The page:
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  • Helen King

Do you have a plan?


I need to confess I'm not the best at sticking to plans. I'm more of a run with an idea, see how it goes, try something else if it doesn't work out kind of gal.


I'm also not very good with rules or doing things how you're meant to. But it works for me...most of the time! When I started The C Word: Kiwis Talk About Cancer I had an idea of how I wanted the show to sound, feel and the type of content it would have. Once I decided to stop thinking about it and start making it happen, I created a spreadsheet with all the people who could be potential guests, topics, themes and anything else that came to mind. From there I leapt straight in and started making and releasing weekly episodes. Was this the best strategy? Perhaps not! But if we don't make mistakes we miss out on valuable insights and growth.


I knew I could record an interview and turn it into an episode. What I didn't factor in was the amount of time needed to market the show. Looking back I can see I should have put more time into planning the nuts and bolts 'stuff'. I suffer from impatience and wanted to get right into recording episodes. But without a plan in place for content and promotion, even the best interview you make can go to waste if it just ends up in an abyss with no one listening.


Very quickly I realised I was missing a crucial element to my podcast and was able to start putting a better plan in place. I took a step back and started mapping out a few weeks in advance. From here I put time in my calendar for posting on social media, editing, research, interviews etc. Your content will depend on what your podcast is about, there are so many possibilities and putting it in a calendar will help shape your show, expose gaps or repetition of subjects. This is the exciting part! You will start seeing your podcast come together and all the different ways it can grow.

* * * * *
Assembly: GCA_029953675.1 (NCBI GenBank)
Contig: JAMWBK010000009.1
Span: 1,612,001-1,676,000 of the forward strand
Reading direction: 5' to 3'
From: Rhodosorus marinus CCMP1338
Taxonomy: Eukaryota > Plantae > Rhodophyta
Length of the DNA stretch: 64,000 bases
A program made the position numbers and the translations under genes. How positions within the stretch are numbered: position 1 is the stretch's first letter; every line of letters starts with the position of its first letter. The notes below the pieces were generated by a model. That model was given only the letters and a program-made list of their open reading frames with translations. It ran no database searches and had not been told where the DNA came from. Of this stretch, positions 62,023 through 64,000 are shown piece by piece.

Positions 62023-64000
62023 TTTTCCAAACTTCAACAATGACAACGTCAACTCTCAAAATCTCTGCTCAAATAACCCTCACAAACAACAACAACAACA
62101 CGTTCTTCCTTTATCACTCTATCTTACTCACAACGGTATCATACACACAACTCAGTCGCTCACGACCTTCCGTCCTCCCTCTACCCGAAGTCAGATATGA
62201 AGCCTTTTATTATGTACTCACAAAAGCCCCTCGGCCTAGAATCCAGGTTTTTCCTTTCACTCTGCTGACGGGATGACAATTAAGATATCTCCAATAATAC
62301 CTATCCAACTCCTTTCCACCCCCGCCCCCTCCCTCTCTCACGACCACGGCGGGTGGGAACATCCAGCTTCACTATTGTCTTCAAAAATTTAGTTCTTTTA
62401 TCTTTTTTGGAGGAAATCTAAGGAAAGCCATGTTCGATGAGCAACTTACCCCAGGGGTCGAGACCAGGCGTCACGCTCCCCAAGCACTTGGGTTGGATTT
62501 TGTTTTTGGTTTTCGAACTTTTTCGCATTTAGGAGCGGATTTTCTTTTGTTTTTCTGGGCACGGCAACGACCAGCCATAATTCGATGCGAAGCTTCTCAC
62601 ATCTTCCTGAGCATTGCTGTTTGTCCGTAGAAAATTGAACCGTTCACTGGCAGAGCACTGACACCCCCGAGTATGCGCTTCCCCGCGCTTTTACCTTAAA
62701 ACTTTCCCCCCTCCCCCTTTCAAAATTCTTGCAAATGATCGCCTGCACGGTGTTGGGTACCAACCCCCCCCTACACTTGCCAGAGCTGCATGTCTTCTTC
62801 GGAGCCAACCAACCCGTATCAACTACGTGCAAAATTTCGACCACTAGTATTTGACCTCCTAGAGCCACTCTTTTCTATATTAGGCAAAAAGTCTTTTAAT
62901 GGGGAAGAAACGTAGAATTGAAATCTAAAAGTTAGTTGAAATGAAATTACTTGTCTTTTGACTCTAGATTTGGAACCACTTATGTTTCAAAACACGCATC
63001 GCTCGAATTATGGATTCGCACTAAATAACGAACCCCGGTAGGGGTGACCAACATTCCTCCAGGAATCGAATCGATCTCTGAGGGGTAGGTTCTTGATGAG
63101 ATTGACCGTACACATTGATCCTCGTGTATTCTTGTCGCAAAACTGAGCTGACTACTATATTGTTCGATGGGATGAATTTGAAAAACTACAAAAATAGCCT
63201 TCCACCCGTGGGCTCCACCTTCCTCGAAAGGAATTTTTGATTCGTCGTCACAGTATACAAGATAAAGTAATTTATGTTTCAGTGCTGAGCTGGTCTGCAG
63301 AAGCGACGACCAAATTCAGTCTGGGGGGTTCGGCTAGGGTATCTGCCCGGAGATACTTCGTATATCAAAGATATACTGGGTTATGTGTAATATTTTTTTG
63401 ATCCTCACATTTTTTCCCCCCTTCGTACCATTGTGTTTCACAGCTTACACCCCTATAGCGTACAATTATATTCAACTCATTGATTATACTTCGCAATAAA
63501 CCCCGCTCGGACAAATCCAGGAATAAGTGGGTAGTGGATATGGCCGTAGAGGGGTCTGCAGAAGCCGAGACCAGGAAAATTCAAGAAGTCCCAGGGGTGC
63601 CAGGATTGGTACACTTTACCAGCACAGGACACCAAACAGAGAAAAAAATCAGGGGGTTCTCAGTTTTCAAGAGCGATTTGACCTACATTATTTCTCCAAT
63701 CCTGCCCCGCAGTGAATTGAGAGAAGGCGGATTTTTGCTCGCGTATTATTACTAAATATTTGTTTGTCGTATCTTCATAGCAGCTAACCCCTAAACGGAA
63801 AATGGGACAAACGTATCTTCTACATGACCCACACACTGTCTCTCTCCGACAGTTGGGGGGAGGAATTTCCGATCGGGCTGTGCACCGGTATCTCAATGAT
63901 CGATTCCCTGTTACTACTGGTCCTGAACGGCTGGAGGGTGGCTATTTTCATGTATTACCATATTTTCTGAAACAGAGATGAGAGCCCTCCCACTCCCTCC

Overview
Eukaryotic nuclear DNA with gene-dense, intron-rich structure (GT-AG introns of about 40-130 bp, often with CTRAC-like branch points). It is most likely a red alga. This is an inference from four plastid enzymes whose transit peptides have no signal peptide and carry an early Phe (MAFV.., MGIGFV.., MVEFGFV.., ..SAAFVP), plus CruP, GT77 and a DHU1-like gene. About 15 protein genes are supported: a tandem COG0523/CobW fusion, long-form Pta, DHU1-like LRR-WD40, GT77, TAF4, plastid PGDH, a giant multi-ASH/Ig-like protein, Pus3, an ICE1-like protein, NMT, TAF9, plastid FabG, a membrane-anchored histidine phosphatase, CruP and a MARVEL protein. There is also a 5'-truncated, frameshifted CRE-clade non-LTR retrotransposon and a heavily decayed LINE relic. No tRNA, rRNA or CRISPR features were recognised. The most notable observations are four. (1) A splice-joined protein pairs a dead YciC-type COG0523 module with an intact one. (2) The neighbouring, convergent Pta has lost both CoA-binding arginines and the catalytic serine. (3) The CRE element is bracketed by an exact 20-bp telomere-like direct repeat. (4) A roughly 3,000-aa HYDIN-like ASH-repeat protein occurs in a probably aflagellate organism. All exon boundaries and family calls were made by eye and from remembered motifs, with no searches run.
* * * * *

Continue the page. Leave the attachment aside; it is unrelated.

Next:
I have my episodes loosely planned about a month in advance and record a week in advance. This gives me time if an interview needs to reschedule and I'm not rushed with editing. One recommendation for a new podcast is to record several episodes before launching. I can see the benefit of doing this as it will give you time to create a content plan for each episode. I'm a lot better at making regular content for each episode and put a lot of time into researching different ways of engaging with my audience.


You do not need a huge budget to promote a podcast. It's free to set up Facebook, Instagram, Twitter or any other social media you feel confident with. If you are in New Zealand it's worth thinking about which platform you want to invest most of your time into. New Zealanders are still huge Facebook users, especially the over 35s, but not huge Twitter users. Instagram is a great platform if you have visuals you can use to promote your podcast, the use of hashtags can also help increase your exposure. A quick note about Instagram hashtags - you need lots of them to really benefit from getting good reach!


Younger audiences have gravitated to TikTok, the short video platform provides a huge amount of opportunity to engage with a younger audience if making quick, witty videos is your thing (I have never quite mastered this!). I put more time into Facebook because my audience are predominantly women between 35 and 65. What I like about Facebook is you can use the ad and post boost functions as a relatively low cost marketing tool but I'll get more into that in another post.


Planning is the foundation of your podcast. Learn from my impatience and put time in before you launch to map out episodes, social media and other promotional channels! It will make it a lot easier as you progress if you have a clear idea of what you want to achieve and the steps you will take to get there.


Want to know more? Or need some help creating a plan for your podcast? Contact me and we'll talk about how I can help you.





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